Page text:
Council approves installation of cameras at parks prone to vandalism

Published 7:00 am Thursday, October 17, 2019

Update (This story has been corrected to reflect that the drainage easement near Orleans Boulevard is in feet, not inches.)

Vandalism at city parks, ground water intrusion in a residential area, and purchasing new tasers for police officers were discussed during Tuesday’s City Council meeting.

To combat the issues the city is facing with park vandalism, the Council was asked by Public Works Director Eric Morris to enter into an agreement with Mississippi Power to install the surveillance cameras and provide cloud storage for recorded footage at Crosby Commons and Jack Read Park.

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The cameras are being installed in response to recent acts of vandalism at the parks. Some repairs to Jack Read Park’s pavilion were recently completed.

Mark Howard, a surveillance specialist with Mississippi Power, said the proposed system will include cloud based storage of the footage and remote viewing of that footage for up to 30 days. Any footage the city wants to preserve can be archived by city personnel. Morris said the cameras appear to be  of high quality and include night vision capabilities.

Morris said he can pay for the contract out of his current budget even though the expense was not included in this fiscal year.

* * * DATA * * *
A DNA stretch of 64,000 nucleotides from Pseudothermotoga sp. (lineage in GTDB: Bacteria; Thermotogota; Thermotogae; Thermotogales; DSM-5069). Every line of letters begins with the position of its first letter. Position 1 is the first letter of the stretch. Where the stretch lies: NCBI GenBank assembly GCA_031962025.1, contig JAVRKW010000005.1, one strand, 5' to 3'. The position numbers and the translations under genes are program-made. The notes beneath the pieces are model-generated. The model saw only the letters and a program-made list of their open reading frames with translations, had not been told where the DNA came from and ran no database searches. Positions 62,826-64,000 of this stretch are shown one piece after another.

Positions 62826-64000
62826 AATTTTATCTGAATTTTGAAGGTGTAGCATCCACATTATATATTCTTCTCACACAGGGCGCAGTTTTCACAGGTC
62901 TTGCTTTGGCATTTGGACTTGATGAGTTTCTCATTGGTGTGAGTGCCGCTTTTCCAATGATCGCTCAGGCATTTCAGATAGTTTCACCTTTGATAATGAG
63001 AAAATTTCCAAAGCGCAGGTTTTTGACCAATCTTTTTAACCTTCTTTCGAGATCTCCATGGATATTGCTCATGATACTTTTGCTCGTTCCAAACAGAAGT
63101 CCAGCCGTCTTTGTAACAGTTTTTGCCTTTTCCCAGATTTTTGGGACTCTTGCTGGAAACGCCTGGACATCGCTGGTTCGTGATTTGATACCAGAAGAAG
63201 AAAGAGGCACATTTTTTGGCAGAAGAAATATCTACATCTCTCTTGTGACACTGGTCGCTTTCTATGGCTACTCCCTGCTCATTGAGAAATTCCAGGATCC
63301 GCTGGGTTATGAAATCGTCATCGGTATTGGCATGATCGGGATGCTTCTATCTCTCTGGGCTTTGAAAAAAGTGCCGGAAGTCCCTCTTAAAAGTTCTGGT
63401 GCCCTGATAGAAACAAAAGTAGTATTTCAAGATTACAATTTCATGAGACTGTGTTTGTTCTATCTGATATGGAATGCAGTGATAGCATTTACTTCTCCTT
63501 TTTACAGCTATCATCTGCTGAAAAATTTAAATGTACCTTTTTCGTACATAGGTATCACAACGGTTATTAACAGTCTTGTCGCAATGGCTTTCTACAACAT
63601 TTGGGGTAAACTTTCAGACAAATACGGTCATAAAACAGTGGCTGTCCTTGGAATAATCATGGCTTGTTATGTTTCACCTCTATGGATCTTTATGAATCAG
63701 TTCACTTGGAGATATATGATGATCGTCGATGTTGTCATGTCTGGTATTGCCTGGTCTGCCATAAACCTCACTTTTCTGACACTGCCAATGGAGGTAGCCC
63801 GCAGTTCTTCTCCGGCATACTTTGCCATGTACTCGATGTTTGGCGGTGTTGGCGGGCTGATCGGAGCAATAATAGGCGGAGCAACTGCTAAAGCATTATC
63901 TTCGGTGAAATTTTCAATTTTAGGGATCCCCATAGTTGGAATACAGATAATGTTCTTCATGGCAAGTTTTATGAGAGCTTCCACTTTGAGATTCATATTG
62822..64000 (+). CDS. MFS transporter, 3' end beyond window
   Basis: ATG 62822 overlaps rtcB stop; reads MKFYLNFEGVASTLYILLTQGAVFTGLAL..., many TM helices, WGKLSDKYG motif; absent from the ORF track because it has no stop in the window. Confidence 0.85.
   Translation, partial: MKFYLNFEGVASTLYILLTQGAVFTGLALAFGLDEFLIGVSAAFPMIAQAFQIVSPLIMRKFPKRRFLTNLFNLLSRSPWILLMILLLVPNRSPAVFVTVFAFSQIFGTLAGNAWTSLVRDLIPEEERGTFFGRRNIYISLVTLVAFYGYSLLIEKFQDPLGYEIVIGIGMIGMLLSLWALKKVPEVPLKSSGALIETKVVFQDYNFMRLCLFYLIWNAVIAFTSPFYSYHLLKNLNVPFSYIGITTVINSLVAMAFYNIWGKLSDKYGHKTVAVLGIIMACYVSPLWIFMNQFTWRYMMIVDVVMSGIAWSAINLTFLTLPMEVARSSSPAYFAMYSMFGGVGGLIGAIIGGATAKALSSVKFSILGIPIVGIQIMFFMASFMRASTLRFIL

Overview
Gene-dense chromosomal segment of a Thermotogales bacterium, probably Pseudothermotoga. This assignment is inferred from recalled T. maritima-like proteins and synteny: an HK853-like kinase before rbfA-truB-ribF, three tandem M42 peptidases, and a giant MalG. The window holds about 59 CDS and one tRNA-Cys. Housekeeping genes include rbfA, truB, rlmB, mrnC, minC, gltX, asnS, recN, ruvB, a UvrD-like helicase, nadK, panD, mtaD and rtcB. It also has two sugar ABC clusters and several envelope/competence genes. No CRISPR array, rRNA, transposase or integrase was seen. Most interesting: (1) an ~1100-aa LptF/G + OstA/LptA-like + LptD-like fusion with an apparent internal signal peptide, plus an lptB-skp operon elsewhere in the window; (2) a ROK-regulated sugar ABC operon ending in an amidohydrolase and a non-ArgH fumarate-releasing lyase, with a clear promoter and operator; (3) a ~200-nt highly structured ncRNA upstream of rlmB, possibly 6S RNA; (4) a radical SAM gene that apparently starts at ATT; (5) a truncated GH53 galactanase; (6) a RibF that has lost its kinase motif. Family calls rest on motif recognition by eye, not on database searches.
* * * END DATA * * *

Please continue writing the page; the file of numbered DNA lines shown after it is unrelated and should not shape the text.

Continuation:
Councilor Larry Breland asked if similar systems are being considered for other parks in the city. Morris said that is being looked into by the city’s administration.

Morris asked the Council to approve drainage work in the area of Orleans Boulevard and Provost Circle. The matter concerned accepting a 15 foot easement on properties in that area in order for the city to install a drainage system that will divert ground water to a subsurface drain. Morris said the issue is compromising the base of the road and causing moisture to remain on affected residential properties.

He estimates the project will require a $1,600 investment from the city for the materials in addition to city manpower hours.

Police Chief Bryan Dawsey asked the Council to enter into a contract with Axon Enterprises Inc. for electronic control devices, commonly referred to as stun guns. He said the contract would be for five years, includes unlimited batteries and cartridges and if a device becomes inoperable the company will replace it. Only four of the Picayune Police Department’s stun guns were purchased within the last three to four years, the rest are more than 10-years-old and at times don’t fire when an officer needs it to. The Council approved the request.

The Council also approved a request from Dawsey to enter into a year contract with LeadsOnline, which provides law enforcement agencies with information concerning transactions at pawnshops and scrap yards.

In other business the Council:

— Approved a request from Jessie’s Seafood, located at 500 Highway 11 South, for a special use permit to sell beer and light wine. Code Enforcement Officer Tom Milar said the business owner made the request now that the business offers dine-in instead of just carryout.

— Approved awarding the bid of $45,550 from John C. Lee Enterprises to realign Goodyear Boulevard with Bennett Street to make room for a parking lot at the new fire station being constructed at the end of the Boulevard.

— Approved awarding a bid of $44,841 from Twin L Construction to conduct drainage improvements to the area of Cooper Road and Country Club Drive.

The next Council meeting will be Nov. 5 at 5 p.m. in City Hall.